ISIS
The Islamic State of Iraq and the Levant, alternatively translated as Islamic State of Iraq and Syria or Islamic State of Iraq and al-Sham, is a Salafi jihadist militant group that follows an Islamic fundamentalist, Wahhabi doctrine of Sunni Islam. The group is also known as Daesh, which is an acronym derived from its Arabic name. Founder: : Abu Musab al-Zarqawi, 1999. ISIS proclaimed a worldwide caliphate in June 2014[36][37] and named Abu Bakr al-Baghdadi as its caliph. As of December 2015, the group has control over vast landlocked territory in Iraq and Syria, with a population estimate ranging between 2.8 million[41] and 8 million people[42] and where it enforces its interpretation of sharia law. ISIL affiliates control small areas of Libya, Nigeria and Afghanistan and operate in other parts of the world, including North Africa and South Asia.

U.S.-Backed Forces Push to Capture Islamic State’s Last Territory in Syria

2/14/19
from The Wall Street Journal,
2/11/19:

Kurdish-led Syrian Democratic Forces says 41 positions held by extremist group have been taken, vastly reducing self-declared caliphate’s position

U.S.-backed forces aided by coalition airstrikes have captured more than three dozen positions and destroyed fortifications as they moved to retake the last territory under Islamic State control. “Heavy fighting is going on inside the last village at the moment,” Mustafa Bali, a spokesman for the Kurdish-led Syrian Democratic Forces, said on Sunday on Twitter. The SDF has taken 41 Islamic State positions as it advanced, he said, while foiling a counterattack earlier in the day. The push to take the village of Baghouz in eastern Syria started over the weekend after more than 20,000 civilians were evacuated from the area over the past 10 days, the SDF said. The civilians fled the shrinking Islamic State pocket, many of them on foot, and were then transferred by the SDF to nearby camps. The dayslong pause in fighting allowed the SDF, which includes local Arabs, to reposition and refit their fighters. While the ground forces are mostly equipped with light weapons, they are backed by airstrikes carried out by the U.S.-led coalition. The SDF didn’t say how long it would take to seize the village, but President Trump had said the task is expected to be accomplished this week.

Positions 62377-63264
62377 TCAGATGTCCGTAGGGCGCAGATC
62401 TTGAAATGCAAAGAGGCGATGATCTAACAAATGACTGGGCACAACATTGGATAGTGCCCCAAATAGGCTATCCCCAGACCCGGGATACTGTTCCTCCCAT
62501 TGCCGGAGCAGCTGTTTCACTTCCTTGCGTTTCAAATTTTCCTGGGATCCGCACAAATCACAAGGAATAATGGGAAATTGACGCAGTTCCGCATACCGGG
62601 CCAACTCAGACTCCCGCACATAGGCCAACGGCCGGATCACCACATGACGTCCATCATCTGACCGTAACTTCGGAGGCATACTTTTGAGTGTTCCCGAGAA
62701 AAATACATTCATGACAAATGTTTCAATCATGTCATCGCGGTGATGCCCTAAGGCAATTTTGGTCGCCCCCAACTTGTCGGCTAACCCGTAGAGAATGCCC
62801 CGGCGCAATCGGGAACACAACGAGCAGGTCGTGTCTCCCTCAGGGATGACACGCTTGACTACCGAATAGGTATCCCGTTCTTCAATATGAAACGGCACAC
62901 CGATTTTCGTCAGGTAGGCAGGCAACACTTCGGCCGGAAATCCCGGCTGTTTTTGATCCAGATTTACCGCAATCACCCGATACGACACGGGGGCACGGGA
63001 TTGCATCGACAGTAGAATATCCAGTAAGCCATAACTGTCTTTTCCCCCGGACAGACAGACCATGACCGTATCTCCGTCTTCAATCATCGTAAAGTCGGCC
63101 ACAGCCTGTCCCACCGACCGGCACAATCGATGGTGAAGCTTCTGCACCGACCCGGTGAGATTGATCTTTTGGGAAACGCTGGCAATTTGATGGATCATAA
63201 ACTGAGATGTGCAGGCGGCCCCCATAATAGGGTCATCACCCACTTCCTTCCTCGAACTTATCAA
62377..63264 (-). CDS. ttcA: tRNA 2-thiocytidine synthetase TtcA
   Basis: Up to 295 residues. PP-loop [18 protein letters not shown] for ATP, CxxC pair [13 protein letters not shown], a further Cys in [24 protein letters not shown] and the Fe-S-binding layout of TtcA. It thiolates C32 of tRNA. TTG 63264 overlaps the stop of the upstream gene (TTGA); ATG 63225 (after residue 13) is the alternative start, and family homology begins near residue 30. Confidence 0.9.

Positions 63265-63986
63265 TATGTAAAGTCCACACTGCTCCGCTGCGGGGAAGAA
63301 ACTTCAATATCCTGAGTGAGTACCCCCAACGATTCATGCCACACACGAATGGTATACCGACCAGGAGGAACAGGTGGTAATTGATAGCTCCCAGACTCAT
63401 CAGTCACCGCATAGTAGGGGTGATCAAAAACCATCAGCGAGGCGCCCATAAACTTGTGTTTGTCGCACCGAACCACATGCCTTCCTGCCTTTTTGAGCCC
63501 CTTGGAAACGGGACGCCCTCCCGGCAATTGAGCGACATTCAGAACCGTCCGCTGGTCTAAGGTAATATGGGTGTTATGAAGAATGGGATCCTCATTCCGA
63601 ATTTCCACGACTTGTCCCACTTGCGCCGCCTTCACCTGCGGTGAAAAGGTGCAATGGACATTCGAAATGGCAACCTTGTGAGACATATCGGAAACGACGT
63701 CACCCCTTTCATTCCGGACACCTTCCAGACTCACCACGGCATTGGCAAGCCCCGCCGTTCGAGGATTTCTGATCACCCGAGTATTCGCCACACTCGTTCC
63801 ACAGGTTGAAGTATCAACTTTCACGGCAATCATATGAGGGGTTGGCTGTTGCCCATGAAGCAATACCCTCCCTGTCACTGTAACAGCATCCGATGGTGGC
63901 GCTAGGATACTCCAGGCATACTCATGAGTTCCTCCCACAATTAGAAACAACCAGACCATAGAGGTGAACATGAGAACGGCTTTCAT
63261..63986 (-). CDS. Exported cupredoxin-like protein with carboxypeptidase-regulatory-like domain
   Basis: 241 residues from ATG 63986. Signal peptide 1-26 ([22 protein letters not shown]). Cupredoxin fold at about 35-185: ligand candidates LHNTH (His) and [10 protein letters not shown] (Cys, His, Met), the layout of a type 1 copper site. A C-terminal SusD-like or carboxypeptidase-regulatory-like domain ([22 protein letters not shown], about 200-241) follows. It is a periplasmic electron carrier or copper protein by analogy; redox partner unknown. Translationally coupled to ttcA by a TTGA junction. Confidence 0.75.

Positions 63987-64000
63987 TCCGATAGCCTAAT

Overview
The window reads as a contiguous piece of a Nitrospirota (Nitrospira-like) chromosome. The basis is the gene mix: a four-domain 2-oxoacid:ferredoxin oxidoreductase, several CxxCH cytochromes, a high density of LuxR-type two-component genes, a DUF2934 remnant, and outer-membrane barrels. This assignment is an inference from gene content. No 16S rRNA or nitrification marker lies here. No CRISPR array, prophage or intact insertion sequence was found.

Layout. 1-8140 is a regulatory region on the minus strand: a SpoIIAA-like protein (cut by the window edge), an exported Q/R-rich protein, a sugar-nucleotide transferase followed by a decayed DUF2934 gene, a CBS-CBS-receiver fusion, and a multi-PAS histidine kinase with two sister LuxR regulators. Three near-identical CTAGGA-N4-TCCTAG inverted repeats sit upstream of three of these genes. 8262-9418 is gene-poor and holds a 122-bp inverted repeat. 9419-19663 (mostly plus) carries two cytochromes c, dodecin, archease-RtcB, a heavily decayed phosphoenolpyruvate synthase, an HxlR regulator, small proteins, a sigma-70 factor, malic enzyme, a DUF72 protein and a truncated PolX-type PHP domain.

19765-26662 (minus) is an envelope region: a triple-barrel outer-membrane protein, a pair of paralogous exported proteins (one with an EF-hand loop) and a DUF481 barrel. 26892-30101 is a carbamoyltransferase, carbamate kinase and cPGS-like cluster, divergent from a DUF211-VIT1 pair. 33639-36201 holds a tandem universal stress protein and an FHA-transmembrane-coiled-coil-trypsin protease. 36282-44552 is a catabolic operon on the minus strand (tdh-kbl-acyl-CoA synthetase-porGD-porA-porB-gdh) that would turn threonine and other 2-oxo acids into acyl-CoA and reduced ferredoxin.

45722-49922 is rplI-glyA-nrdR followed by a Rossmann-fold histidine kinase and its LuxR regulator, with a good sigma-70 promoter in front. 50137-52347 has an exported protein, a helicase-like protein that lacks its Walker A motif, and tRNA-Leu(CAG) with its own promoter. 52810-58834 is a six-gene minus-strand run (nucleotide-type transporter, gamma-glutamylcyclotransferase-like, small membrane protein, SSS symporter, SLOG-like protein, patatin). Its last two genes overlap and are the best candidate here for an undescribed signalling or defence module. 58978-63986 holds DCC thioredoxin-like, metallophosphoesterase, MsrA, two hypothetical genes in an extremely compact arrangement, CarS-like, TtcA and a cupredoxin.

“It is too early to speculate a specific date as remnants of the enemy still have military and financial capabilities,” said coalition spokesman Col. Sean Ryan. “People are still being persecuted out there by ISIS, so the mission remains the enduring defeat of ISIS,” he added, referring to the group by an acronym. Following a nearly five-year campaign to eliminate the extremist group from its self-proclaimed caliphate, Islamic State controls less than 1% of what it once claimed across large parts of Syria and Iraq. However, the battle to capture the last vestiges of the once-vast Islamic State territory has taken longer than many anticipated when the SDF launched the offensive more than nine months ago. In comparison, it took four months to oust Islamic State from its de facto capital of Raqqa and nine months to do the same in the Iraqi city of Mosul.

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